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James Kennaway

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James Kennaway

James Kennaway
Born (1928-06-05)5 June 1928
Auchterarder, Scotland
Died 21 December 1968(1968-12-21) (aged 40)
England
Occupation Writer
Years active 1945-1968[1]

James Kennaway (5 June 1928 – 21 December 1968) was a Scottish novelist and screenwriter. He was born in Auchterarder in Perthshire and attended Glenalmond College.

Career

His best known novel was his first, Tunes of Glory (1956), which was turned into a well-known film of the same name starring Alec Guinness and John Mills. It was a realistic work, set in the army just after the Second World War, and drawing to some extent on Kennaway's own experiences. This was not entirely typical of his later output, some of which was more experimental in nature.

His other works were The Cost of Living like This (1969) and Silence (1972) - the final two works were posthumous. Household Ghosts was adapted as a feature film entitled Country Dance, while a short story, The Dollar Bottom, was adapted as a short film, winning an Academy Award in 1981.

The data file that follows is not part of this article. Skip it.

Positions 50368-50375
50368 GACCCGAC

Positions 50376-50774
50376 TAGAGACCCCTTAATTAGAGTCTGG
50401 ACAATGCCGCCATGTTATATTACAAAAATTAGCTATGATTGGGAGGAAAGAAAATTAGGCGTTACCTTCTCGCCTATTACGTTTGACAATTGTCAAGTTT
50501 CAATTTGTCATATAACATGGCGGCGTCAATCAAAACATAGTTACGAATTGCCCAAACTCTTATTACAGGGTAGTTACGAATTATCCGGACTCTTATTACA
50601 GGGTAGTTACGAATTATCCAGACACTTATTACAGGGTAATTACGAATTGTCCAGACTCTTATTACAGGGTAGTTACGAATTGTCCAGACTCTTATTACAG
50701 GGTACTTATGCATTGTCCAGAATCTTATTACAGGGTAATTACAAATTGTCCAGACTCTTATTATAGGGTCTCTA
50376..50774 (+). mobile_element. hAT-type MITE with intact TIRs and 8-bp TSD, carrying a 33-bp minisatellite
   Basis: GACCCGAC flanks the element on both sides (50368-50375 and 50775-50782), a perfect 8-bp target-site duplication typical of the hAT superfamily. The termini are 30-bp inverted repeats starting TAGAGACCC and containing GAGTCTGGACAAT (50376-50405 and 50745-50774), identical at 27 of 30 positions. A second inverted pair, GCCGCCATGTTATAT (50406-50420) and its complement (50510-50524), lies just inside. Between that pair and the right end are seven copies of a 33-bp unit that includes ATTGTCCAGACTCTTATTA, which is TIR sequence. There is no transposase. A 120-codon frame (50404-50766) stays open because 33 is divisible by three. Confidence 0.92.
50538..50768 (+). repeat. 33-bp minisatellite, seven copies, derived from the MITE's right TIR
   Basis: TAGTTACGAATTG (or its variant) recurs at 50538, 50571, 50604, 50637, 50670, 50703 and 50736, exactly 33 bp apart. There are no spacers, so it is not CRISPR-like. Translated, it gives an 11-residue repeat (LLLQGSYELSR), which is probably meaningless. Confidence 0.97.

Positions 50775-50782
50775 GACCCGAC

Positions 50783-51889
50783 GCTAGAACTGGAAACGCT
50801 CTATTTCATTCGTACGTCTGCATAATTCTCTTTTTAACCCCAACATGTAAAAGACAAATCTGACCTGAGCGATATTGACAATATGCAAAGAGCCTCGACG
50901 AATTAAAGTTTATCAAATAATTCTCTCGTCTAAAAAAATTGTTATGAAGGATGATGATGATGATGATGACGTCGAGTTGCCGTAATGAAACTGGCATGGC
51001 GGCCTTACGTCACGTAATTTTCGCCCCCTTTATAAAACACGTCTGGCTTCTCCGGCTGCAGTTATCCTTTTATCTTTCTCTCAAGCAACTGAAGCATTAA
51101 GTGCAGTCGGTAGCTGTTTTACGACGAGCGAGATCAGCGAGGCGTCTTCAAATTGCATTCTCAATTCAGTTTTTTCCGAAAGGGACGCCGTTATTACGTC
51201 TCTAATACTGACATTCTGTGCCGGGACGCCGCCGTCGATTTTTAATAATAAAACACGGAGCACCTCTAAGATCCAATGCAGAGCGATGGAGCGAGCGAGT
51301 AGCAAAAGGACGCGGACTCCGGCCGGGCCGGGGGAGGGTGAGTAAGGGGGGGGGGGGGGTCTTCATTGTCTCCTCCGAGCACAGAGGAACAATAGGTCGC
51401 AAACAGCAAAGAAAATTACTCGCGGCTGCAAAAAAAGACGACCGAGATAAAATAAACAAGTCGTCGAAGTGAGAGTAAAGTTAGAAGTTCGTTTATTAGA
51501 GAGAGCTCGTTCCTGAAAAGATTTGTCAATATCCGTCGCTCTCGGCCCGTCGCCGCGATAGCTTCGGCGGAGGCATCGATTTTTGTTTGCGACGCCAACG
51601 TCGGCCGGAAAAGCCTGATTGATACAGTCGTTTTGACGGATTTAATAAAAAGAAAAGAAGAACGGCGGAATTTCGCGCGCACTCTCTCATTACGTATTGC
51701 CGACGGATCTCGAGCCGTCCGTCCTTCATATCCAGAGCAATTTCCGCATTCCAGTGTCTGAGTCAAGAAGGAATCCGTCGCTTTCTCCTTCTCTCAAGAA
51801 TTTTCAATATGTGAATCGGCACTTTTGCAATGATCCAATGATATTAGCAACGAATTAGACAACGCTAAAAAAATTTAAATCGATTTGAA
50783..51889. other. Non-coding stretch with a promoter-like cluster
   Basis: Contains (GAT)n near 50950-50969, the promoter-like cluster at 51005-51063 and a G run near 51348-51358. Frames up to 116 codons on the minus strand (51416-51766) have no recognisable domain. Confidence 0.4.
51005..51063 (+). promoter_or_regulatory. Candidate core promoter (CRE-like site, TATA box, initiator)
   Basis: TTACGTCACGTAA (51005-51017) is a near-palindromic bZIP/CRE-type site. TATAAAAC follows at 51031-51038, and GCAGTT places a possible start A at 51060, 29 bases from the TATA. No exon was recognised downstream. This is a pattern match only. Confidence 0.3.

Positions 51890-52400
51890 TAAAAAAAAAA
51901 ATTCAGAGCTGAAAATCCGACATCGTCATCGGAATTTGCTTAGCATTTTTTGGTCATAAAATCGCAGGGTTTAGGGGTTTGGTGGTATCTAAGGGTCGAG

A stage adaptation of Some Gorgeous Accident was presented at the Assembly Rooms as part of the Edinburgh Festival Fringe in August 2010.

He was also a successful screenwriter. His films include Violent Playground (1958), Tunes of Glory (1960), The Mind Benders (1963) and Battle of Britain (1969).

Kennaway died of a heart attack while driving home to Lechlade, Gloucestershire from London at the age of 40.[2][3]

See also

References

  1. ^ NLS inventory of fonds
  2. ^ Plummer, Christopher In Spite of Myself: A Memoir Random House of Canada (1969) p. 568 ISBN 978-0-307-39680-8
  3. ^

Further reading

  • Susan Kennaway, The Kennaway Papers (Jonathan Cape) 1981 ISBN 0-224-01865-5
  • Trevor Royle, James & Jim, A Biography of James Kennaway (Mainstream Publishing) 1983 ISBN 0-906391-46-6

External links

  • James Kennaway at the Internet Movie Database
  • Article from Canongate.net
  • Article from The List magazine's 100 Best Scottish Books of all Time
  • Murphy, Robert "Tunes of Glory" at the Wayback Machine (archived June 30, 2007), Criterion Collection essay
  • Article from The Oscar Site
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